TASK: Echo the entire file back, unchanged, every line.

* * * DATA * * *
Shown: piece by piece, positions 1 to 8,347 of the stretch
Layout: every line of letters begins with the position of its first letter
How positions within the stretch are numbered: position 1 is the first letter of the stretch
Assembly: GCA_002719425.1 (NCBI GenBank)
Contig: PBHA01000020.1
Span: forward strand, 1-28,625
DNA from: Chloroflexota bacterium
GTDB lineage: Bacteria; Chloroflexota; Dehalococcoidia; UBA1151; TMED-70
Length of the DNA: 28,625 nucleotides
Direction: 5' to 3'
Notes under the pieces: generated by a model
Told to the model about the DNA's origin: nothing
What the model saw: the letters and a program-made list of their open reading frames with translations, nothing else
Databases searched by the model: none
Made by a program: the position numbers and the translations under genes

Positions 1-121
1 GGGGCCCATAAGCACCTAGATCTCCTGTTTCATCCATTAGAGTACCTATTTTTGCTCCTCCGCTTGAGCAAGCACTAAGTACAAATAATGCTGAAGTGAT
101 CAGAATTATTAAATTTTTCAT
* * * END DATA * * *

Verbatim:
Shown: piece by piece, positions 1 to 8,347 of the stretch
Layout: every line of letters begins with the position of its first letter
How positions within the stretch are numbered: position 1 is the first letter of the stretch
Assembly: GCA_002719425.1 (NCBI GenBank)
Contig: PBHA01000020.1
Span: forward strand, 1-28,625
DNA from: Chloroflexota bacterium
GTDB lineage: Bacteria; Chloroflexota; Dehalococcoidia; UBA1151; TMED-70
Length of the DNA: 28,625 nucleotides
Direction: 5' to 3'
Notes under the pieces: generated by a model
Told to the model about the DNA's origin: nothing
What the model saw: the letters and a program-made list of their open reading frames with translations, nothing else
Databases searched by the model: none
Made by a program: the position numbers and the translations under genes

Positions 1-121
1 GGGGCCCATAAGCACCTAGATCTCCTGTTTCATCCATTAGAGTACCTATTTTTGCTCCTCCGCTTGAGCAAGCACTAAGTACAAATAATGCTGAAGTGAT
101 CAGAATTATTAAATTTTTCAT